Sildenafil can help stroke patients
Sildenafil, the male impotence drug, may restore function in another part of the body: the brain. A team of researchers reported that this drug triggers the growth of new brain cells and blood vessels thus causing animals with stroke to regain muscle function and coordination.
Sildenafil is a drug that has helped many men suffering with erectile dysfunction, which is the inability to get an erection, sufficient for satisfactory sexual activity. This drug helps a man who is sexually aroused to get and maintain an erection by increasing the blood flow to the penis.
The researchers at Henry Ford Health Science Centre in Detroit, Michigan, experimentally induced stroke in rats by temporarily blocking the blood flow to blood vessels in the brain. The animals then received either no treatment or 2 mg or 5 mg Sildenafil a day for 6 days. After a month, the investigators found growth of new cells in the rats' brains. Untreated animals had minimal growth (177.94 sq mm), those receiving the 2 mg dose had greater cell growth (237.27 sq mm) and those receiving the 5 mg dose had significantly greater growth (541.02 sq mm).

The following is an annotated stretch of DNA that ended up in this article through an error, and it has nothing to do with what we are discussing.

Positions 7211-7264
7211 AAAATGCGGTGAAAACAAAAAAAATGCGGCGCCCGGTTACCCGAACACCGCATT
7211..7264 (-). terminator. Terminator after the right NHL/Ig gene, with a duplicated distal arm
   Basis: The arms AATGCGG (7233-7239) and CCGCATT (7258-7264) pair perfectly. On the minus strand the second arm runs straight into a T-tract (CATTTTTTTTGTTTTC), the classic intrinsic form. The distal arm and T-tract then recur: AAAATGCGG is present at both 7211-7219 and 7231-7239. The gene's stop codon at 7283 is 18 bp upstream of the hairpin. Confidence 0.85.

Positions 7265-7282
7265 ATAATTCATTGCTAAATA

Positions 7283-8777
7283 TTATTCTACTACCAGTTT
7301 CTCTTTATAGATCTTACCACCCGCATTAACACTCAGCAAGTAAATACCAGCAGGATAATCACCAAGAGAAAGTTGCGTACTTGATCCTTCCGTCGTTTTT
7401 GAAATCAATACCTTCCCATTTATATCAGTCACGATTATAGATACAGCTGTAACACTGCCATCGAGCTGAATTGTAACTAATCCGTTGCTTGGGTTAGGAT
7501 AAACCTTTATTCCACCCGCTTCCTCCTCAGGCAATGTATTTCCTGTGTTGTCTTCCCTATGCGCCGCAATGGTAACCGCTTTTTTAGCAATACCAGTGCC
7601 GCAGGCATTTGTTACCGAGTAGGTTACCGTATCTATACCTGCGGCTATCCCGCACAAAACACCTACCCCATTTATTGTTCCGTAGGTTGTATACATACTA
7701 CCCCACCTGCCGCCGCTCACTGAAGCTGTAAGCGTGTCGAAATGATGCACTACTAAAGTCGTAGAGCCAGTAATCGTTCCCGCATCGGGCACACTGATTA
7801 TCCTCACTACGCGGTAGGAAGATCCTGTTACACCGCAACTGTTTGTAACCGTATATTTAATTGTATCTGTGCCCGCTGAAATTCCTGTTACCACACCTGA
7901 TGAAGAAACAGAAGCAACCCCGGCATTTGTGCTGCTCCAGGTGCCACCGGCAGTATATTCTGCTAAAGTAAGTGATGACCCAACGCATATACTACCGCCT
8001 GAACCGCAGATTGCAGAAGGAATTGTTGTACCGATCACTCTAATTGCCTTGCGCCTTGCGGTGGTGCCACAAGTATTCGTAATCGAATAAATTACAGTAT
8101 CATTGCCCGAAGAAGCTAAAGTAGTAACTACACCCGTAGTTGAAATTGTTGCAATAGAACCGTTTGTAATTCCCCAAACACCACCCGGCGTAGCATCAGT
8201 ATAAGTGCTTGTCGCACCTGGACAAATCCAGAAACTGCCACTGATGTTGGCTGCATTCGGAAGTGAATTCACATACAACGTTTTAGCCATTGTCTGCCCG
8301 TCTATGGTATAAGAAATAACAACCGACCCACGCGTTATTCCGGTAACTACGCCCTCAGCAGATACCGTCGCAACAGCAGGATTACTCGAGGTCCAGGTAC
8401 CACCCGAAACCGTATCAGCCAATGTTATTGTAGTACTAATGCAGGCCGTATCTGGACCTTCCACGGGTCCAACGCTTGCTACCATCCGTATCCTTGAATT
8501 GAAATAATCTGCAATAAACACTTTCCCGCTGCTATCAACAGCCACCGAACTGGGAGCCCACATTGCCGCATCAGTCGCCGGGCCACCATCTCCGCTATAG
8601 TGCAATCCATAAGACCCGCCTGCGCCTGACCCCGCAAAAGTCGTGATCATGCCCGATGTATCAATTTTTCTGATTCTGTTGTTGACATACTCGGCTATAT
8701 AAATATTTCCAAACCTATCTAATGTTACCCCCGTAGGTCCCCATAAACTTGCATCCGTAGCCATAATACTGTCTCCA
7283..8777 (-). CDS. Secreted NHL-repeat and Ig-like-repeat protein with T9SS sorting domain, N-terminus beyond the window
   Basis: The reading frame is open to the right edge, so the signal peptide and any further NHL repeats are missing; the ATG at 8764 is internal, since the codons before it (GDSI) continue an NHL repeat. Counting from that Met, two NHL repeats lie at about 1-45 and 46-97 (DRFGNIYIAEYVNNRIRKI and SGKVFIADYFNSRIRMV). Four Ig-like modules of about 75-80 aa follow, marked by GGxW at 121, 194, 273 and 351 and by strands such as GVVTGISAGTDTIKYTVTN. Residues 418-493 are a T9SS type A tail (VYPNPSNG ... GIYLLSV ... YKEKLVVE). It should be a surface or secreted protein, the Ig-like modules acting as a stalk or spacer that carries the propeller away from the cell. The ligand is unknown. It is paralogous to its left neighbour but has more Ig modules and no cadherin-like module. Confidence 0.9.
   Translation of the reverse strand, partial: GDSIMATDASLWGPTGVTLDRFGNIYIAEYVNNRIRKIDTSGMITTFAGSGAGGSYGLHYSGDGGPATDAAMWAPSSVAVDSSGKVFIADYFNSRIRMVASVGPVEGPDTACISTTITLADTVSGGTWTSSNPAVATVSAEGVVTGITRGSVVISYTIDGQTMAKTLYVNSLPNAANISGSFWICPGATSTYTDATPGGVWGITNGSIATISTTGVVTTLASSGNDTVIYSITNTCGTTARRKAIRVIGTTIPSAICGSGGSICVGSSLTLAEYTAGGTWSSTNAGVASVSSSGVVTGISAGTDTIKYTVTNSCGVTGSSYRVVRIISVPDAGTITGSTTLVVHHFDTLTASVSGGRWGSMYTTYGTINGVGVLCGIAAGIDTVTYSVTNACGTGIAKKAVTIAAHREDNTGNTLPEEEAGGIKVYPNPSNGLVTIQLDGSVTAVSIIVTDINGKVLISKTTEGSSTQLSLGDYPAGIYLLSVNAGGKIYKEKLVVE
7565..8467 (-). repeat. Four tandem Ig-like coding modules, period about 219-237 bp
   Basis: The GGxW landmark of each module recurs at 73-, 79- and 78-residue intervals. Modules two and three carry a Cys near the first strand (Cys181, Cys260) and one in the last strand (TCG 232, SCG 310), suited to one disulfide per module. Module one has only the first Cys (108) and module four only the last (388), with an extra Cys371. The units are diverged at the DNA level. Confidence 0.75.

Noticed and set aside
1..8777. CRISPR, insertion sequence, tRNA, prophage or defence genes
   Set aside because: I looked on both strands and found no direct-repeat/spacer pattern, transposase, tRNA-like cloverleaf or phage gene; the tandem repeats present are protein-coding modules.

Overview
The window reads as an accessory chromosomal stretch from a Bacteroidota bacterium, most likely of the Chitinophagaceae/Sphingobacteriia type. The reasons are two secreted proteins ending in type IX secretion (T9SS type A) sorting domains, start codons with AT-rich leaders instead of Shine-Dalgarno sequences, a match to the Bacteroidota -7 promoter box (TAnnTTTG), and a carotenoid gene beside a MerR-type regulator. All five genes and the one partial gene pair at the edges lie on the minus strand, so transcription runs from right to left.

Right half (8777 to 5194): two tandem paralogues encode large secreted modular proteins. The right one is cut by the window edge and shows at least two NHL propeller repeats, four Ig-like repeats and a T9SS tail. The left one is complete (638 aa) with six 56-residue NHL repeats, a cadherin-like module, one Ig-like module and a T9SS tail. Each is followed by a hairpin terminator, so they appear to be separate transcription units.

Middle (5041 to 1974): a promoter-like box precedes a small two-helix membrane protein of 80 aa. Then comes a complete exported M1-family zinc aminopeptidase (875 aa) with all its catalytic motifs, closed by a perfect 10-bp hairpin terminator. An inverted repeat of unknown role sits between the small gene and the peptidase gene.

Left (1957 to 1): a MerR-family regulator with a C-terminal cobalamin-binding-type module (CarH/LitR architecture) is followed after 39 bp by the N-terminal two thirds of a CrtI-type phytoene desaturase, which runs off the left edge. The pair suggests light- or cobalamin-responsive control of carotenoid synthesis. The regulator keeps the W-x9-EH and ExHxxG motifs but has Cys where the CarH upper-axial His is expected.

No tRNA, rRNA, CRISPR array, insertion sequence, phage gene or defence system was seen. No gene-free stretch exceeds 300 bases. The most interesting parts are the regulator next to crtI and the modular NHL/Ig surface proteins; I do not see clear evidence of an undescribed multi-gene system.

The team of researchers also found new blood vessel growth and an increase in the number of synapses, which allow brain cells to communicate with each other. The animals demonstrated improvement in their ability to walk and improved coordination. The treated animals also gained more weight than untreated animals. Sildenafil did not reduce the size of the damaged area, but the growth of new cells adjacent to the damaged region and changes in other areas show that the brain may compensate for the injury. The findings provide strong evidence that Sildenafil can help stroke patients.
American Stroke Association's 27th International Stroke Conference February 2002
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